Citizens of the World

by | Jan 2023

Boys playing at Edina’s Early Learning Center.

Photo: Edina Public Schools

The Edina Early Learning Center prepares toddlers for the future.

Designed to prepare young children for the future, Edina’s Early Learning Center (ELC) is committed to developing emotionally and socially competent toddlers, preschoolers and parents. The ELC is a part of the Edina Public School system—though it offers open enrollment—and features Early Childhood Family Education (ECFE) programming and preschool classes.

“ECFE is what makes us different,” ELC coordinator Leah Byrd says. “We are very clear that we’re not childcare with a curriculum; we are a school … [and] we have a full curriculum and standardized assessments. Our teachers attend the same developmental programs as normal teachers, and we operate on school calendars.”

ECFE is a curriculum-based program and education model that actively includes parents in the education process. At traditional preschool and daycare programs, parents simply drop off their children (which ELC also offers), but with ECFE programming, parents attend classes with their children.

Byrd says parents are an integral part of the classroom, since they are truly a child’s first teacher. “Families are the other teachers in all of our classrooms,” she says. “They are our partners, and so we are teaching both kids and their families.”

At the ELC, classrooms are separated into grade-like groups, including ECFE programs for ages 0–12 months, ages 1–3, ages 3–5 and more, plus traditional preschool programs for older toddlers. Byrd also notes that the ELC follows an inclusive model, so classrooms include both general education students as well as students in special education, including those receiving speech support or those with a complex individual education plan.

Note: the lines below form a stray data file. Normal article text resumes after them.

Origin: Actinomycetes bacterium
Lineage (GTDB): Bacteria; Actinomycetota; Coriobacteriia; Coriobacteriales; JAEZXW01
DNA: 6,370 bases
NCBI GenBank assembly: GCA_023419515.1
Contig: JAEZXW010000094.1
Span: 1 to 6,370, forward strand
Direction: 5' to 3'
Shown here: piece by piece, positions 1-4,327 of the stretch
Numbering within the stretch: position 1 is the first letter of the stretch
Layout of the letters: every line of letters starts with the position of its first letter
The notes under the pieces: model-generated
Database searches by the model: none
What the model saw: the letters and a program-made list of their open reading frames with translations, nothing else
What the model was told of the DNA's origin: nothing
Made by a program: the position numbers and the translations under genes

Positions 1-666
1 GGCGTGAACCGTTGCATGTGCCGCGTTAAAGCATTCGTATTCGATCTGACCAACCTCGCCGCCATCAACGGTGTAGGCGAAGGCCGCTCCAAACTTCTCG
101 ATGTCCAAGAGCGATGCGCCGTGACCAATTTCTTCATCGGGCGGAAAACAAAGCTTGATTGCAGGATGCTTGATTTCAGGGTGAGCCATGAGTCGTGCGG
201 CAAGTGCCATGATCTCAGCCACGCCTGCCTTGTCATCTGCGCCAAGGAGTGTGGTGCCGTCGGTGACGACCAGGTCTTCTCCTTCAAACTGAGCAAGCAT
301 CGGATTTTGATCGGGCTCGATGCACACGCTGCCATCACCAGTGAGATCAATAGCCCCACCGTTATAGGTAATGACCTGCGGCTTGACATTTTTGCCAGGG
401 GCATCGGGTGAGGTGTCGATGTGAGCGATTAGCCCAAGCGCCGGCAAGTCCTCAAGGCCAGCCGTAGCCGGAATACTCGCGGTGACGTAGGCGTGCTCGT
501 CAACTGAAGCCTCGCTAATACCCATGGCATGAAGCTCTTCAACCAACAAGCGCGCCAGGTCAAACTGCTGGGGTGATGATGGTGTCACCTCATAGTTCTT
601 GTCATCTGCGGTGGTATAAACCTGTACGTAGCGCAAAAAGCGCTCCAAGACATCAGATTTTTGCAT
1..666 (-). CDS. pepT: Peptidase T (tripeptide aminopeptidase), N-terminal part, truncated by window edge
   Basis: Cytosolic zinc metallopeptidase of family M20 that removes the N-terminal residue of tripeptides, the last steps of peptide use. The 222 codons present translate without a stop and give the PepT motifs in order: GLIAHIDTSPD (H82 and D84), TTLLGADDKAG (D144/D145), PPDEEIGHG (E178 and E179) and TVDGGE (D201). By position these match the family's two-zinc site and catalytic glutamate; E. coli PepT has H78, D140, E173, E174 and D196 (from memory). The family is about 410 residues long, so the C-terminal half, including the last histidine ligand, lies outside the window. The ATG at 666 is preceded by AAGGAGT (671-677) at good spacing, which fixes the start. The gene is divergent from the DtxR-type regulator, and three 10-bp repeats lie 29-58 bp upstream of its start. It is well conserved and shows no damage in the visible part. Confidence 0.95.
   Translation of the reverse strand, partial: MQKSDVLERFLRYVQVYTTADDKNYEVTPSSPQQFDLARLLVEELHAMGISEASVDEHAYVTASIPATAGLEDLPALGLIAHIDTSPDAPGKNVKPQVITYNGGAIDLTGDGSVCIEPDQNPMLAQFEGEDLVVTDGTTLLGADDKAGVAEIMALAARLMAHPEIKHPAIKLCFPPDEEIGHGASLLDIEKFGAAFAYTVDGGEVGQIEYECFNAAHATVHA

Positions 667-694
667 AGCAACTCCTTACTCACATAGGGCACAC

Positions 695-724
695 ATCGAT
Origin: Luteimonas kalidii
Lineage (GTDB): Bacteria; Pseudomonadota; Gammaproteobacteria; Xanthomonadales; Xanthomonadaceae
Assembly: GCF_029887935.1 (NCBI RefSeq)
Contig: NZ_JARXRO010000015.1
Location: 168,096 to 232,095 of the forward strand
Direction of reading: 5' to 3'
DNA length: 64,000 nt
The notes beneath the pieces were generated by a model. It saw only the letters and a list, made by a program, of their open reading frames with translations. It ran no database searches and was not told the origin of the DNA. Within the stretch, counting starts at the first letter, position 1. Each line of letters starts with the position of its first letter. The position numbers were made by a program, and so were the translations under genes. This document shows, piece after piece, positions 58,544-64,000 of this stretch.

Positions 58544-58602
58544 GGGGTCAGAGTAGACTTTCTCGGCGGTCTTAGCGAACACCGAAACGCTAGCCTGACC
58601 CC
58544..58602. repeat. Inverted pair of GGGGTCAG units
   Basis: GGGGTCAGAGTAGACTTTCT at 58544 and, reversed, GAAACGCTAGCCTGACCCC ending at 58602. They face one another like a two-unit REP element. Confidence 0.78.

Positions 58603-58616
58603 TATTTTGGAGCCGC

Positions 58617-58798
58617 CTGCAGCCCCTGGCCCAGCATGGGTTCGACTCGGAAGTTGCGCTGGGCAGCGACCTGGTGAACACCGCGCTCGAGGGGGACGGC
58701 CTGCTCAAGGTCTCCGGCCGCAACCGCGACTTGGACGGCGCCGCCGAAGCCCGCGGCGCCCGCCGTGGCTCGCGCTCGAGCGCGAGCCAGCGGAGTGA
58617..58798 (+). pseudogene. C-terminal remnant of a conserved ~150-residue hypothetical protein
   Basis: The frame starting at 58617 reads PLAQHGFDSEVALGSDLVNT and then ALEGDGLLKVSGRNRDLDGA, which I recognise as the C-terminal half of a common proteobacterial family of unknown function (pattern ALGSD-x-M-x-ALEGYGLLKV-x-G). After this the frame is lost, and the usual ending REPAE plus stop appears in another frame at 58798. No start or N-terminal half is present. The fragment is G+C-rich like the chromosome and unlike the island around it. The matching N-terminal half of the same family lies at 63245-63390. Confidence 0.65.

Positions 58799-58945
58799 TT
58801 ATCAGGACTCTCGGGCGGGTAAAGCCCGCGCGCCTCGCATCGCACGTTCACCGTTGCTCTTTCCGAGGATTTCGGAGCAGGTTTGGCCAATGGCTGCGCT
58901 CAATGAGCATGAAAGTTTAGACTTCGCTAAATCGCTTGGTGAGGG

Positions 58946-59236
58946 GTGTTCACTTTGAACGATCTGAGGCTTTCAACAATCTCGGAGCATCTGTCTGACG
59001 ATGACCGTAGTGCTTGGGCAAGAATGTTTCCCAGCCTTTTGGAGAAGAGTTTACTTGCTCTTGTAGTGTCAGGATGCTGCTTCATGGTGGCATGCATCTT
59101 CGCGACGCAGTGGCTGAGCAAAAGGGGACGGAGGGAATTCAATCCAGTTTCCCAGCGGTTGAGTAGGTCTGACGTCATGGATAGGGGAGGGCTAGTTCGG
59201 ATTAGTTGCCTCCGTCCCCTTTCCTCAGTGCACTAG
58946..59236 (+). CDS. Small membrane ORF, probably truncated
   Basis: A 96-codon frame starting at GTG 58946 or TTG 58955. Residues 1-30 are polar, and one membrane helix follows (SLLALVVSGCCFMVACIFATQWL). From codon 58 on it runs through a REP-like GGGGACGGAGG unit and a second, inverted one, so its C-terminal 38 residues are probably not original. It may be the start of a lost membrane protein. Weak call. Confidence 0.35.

The ELC’s mission is to prepare students for challenges and opportunities that await them; they’re prepared through schools’ six “future-ready competencies”—being a responsible, engaged citizen; an effective communicator and collaborator; a globally competent individual; an innovative thinker and creator; a motivated lifelong learner; and a well-rounded person.

The school also operates under three rules that help develop social and emotional frameworks in children and parents: 1. Be kind; 2. Be safe; and 3. Solve problems.

“I often say to teachers that our job is to put out good citizens of the world,” Byrd says. “Our children will thrive in early childhood education.”

Edina resident Christina Hansen Cohen enrolled her son, Carl, in the ELC after it was recommended to her. “We decided it would be good for our son to participate in a community school in hopes for more diversity … It was amazing,” Hansen Cohen says. “Our son presented initially as timid and somewhat insecure in light of the pandemic and instantly found his groove. His confidence grew quickly and he quickly made friends.”

She says her son would often come home singing the songs he learned in class and would ask on Saturdays if it was a school day. “[He would] be disappointed when it was not,” she says. “Our son loved ELC.”

Though Carl only attended ELC for a year before heading off to kindergarten, Hansen Cohen says, “I am so grateful for our brief time at ELC … it was an incredible experience.”

Registration for the 2023–2024 school year opens on January 24, though registration for the current school year is ongoing and open year-round. To learn more about the ELC’s programming and to register, go to

Edina Early Learning Center
5701 Normandale Road; 952.848.3908
Facebook: Edina Community Education
Instagram: @edinacommunityed


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